£585,000 flytipping cost to taxpayers

Flytipping happens every hour of every day in Norfolk and costs more than half a million pounds to clear up, according to the latest figures.

Flytipping happens every hour of every day in Norfolk and costs more than half a million pounds to clear up, according to the latest figures.

As National Flytipping Week starts on Monday, it has emerged that there were 10,443 incidents in Norfolk from March last year to February this year - more than one an hour, every day of the year, and far more than in neighbouring Suffolk. It cost Norfolk taxpayers £585,000 to clear up, plus extra costs involved in investigating it.

There are more than 3,000 cases a year in Suffolk, and Waveney alone spends around £60,000 a year clearing the rubbish up.

The maximum fine for those who get caught is now £50,000. In Norfolk, the Environment Agency has got together with councils, police and the fire service to create the Norfolk Waste Enforcement Group, which investigates flytipping and takes action against those responsible.

In Yarmouth, residents in areas affected are being offered hidden CCTV cameras to film flytippers in action. The council also works with those who already have CCTV to prosecute those who are caught on camera, and is buying new camera equipment to cover areas where it cannot use its existing cameras. Gorleston businesses are currently being checked to make sure that they have a certificate to prove their waste is being disposed of correctly, with Yarmouth companies next on the list. The council also runs free collection days for bulky waste.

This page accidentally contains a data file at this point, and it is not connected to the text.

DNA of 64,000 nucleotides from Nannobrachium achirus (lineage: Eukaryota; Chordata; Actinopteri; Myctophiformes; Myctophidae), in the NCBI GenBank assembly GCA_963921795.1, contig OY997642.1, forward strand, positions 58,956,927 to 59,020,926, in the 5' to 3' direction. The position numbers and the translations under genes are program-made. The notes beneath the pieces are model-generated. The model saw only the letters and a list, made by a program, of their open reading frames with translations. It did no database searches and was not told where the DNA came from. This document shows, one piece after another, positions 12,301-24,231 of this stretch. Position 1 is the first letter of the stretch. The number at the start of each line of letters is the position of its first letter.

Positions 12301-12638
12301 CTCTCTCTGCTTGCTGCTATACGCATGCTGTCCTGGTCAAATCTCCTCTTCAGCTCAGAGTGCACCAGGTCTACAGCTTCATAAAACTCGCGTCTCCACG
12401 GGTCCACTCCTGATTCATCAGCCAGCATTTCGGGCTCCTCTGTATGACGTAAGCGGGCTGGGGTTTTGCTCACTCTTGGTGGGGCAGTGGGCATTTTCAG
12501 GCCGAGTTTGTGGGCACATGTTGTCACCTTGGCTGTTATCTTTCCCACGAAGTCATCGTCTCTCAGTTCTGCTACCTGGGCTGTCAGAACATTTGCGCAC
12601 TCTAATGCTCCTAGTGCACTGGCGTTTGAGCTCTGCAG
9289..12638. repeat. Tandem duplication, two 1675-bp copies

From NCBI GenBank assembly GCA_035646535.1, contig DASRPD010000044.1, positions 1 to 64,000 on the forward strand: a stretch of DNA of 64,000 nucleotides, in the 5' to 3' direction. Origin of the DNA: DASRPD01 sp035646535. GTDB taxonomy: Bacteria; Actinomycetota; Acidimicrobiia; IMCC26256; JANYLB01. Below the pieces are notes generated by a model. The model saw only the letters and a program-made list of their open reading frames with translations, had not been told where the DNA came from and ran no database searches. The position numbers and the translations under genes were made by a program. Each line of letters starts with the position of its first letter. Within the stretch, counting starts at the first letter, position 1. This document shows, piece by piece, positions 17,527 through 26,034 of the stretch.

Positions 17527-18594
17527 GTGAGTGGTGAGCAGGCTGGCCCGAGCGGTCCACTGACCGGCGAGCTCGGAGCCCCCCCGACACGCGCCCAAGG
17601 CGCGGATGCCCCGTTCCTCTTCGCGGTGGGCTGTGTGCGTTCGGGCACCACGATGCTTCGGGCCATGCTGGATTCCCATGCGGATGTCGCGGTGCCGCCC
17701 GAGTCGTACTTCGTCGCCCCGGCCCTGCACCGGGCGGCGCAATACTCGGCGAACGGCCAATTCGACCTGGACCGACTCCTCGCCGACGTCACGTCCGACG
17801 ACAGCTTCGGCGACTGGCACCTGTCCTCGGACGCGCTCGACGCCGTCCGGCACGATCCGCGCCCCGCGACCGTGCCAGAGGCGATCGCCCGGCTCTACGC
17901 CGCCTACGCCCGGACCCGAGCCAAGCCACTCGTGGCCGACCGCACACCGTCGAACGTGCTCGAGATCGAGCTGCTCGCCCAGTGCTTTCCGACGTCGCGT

Norwich City Council has hidden cameras in place at flytipping hot spots to help to increase the conviction rate.

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A city council spokesman said: “Flytipping creates an eyesore. It shows a complete lack of respect for the environment and the effect it has on others. On average Norwich City Council deals with around 300 fly-tipping incidents a month or about 4,500 a year, at a cost of around £100,000.”

Breckland Council is also starting to bring prosecutions using new powers given to councils, and last week Delroy Duhaney, of Norwich Road, Watton, was ordered to do 100 hours' community service and pay £412 costs after admitting flytipping household waste in Swaffham.

Meanwhile Waveney District Council is vowing to crack down on flytipping after gas canisters dumped at a boatyard in Oulton Broad led to 25 homes having to be evacuated for four hours on Thursday. Earlier this month the council prosecuted two men, in a separate case, for dumping a van load of household waste on Flixton Marsh Lane, a private road in Blundeston, near Lowestoft. David Lucey, of Carrel Road, Gorleston, and Andrew Billman, Townsend Way, Lowestoft, pleaded guilty and were told to pay £250 between them in fines and costs.

David Porter, Waveney's environmental health officer, said: “Flytipping in the district costs taxpayers around £1,000 every week. It is expensive to investigate and to clear up. It is unsightly, attracts vermin, pollutes water courses, can cause a fire hazard and, in the case of hazardous wastes, can pose a serious threat to human health and wildlife.”